The Dominican Republic is well known for its blissful beaches: the crystal clear waves of Punta Cana, the eye-catching turquoise waters at Bahía de las Águilas, and the deep blues of the Atlantic lapping at golden sands on Samaná Peninsula. While all are fantastic stops on the island, the DR has a beating heart full of outdoor adventure, colonial and indigenous history and cool mountain breezes that often gets overlooked.
We’ve compiled a few of our favorite Dominican experiences once the sunburn forces you to retire from your ocean-side outposts, and we promise, you won’t be disappointed.
Los Haitises National Park
While technically still a water activity, a trip to Los Haitises offers more than just a day in the sun: it gives visitors a crash course in the region’s ecological and cultural history. Lined with a string of 58 small, jagged islets worn by salt, wind and rain and only navigable by boat, the national park appears almost prehistoric; yawning cave mouths gape open on several of the small islands, while massive pelicans roost on the rocks and lithe herons skim the water's surface. Visitors can hop off their boats to explore a series of caves used by the indigenous Taíno as ceremonial grounds – carvings and pictographs cover the walls and massive stalactites dangle overhead. The park is also home to a complicated network of mangroves, and many outfitters offer kayaks so you can get a closer look. Samaná Peninsula is home to tons of hotels and businesses offering tours to the park, including Flora Tours and Escape Tours Samaná, so you won't be short on booking options.
Where there are hills, you'll find waterfalls, and the Dominican Republic has plenty of both. Should you be on the Samaná Peninsula, travel inland to the Cascada El Limón, a picturesque waterfall with an exceptional swimming hole. Most people depart to the falls from the small town of Limón, though some groups do arrive from Las Terrenas via quad bikes, and virtually everyone makes the trip to the cascade on horseback. Numerous paradas (horseback outfitters) operate in the area, and tours usually run from USD$35 to $50 (with lunch included). You can also attempt the 40-minute climb to the waterfall independently, but be warned – the path can be steep, and you’ll be dodging other tour groups.
Should you be a little farther northwest, be sure to visit to the twenty-seven waterfalls at Damajagua, where you can slip n’ slide down the rushing waters into beautiful blue-green natural pools. You must visit with a guide, and you can book a trip from several tour operators in Puerto Plata, Sosúa and Cabarete; most stop at the 7th, 12th or 27th fall, and prices vary based on how far you go. You'll find a restaurant and visitor center at the entrance to the site.
Take it to the mountaintop
If you are looking for an escape from the Caribbean heat, head to the central highlands for a breath of mountain air. Jarabacoa and Constanza are the region’s most popular stop-offs, and travelers will be rewarded with views of gorgeous green hills, flower farms, and plenty of roadside eateries selling the Dominican arepa, essentially a giant, dense corn cake. If you’re an adrenaline junkie, book a whitewater rafting or canyoning trip down the Río Yaque del Norte with the exceptional tour provider Rancho Biaguate; if you’d rather take it easy, take in the sweeping vistas of the valley from the rotating restaurant at Aroma de la Montaña or enjoy some beverages with the locals at the towns' central parks, which come alive on the weekends.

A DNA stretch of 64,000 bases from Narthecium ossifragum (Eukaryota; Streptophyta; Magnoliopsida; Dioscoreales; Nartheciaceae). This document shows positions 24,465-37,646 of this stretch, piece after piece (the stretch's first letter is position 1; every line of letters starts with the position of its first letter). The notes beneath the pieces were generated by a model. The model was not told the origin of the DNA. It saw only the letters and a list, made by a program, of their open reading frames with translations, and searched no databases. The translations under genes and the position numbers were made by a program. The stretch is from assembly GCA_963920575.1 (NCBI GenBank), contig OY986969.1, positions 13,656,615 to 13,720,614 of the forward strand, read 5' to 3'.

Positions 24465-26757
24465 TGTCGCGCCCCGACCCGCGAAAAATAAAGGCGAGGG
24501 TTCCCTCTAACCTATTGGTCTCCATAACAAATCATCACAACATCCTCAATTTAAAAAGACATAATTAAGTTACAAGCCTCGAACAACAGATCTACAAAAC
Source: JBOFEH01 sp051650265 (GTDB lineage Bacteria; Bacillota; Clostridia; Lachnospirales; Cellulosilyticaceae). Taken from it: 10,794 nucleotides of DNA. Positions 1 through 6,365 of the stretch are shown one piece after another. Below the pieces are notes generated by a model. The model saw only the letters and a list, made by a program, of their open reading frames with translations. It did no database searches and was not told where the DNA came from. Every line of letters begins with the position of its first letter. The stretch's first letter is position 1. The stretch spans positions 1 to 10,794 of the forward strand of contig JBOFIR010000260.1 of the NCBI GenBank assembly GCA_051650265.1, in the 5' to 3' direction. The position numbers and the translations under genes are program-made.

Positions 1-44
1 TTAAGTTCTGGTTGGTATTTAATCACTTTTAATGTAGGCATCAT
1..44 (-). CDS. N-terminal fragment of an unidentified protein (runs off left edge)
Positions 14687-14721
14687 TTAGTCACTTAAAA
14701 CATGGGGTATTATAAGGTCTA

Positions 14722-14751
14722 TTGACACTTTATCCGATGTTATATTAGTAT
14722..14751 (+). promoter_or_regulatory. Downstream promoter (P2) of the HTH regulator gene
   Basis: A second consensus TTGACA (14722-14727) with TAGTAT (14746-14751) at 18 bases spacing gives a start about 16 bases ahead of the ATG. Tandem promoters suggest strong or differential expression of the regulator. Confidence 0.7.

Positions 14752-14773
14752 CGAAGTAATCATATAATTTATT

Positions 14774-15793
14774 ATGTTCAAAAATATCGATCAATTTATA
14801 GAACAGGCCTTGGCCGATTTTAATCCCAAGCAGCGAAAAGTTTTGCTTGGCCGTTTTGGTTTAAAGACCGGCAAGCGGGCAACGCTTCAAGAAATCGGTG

Learn your history in Santo Domingo
History buffs rejoice: Santo Domingo’s Zona Colonial is a UNESCO World Heritage site chock-full of striking, well preserved Spanish colonial architecture. Not only are the structures abundant, but these are some of the oldest European buildings in the Americas, as the island of Hispaniola (now the Dominican Republic and Haiti), was Columbus’ very first settlement. It’s easy to take your own walking tour through the cobblestone streets to see the Catedral Primada de América, the 'New World’s' oldest operating church, the Fortaleza Ozama, its oldest colonial military structure, and the Ruinas del Hospital San Nicolás de Barí, its first hospital, plus many others. You can even stay at the Hostal Nicolás de Ovando, a lovely hotel which was actually home to the island’s first Spanish governor.
Cigar tours in Santiago
The hand-rolled Dominican cigar is an art form, and many of the world’s top brands are produced in the rolling green hills around Santiago de los Caballeros, the country’s second oldest city. Several factories are nestled at the base of the Cordillera Septentrional in the small town of Tamboril, northeast of the city, and most offer tours. Visit La Aurora Parque Industrial to learn about the cigar-making process and snag a few stogies for yourself.
Bonus travel tip: Santiago is also home to one of the nation’s most extravagant Carnaval celebrations; lechones, colorful horned characters representing the city's neighborhoods, fill the streets along with scores of others decked out in extravagant costumes. If you are in the area during late February, be sure to stop into town to check out the festivities.
Bailey Freeman traveled to the Dominican Republic with support from the Dominican Republic Ministry of Tourism (godominicanrepublic.com). Lonely Planet contributors do not accept freebies in exchange for positive coverage.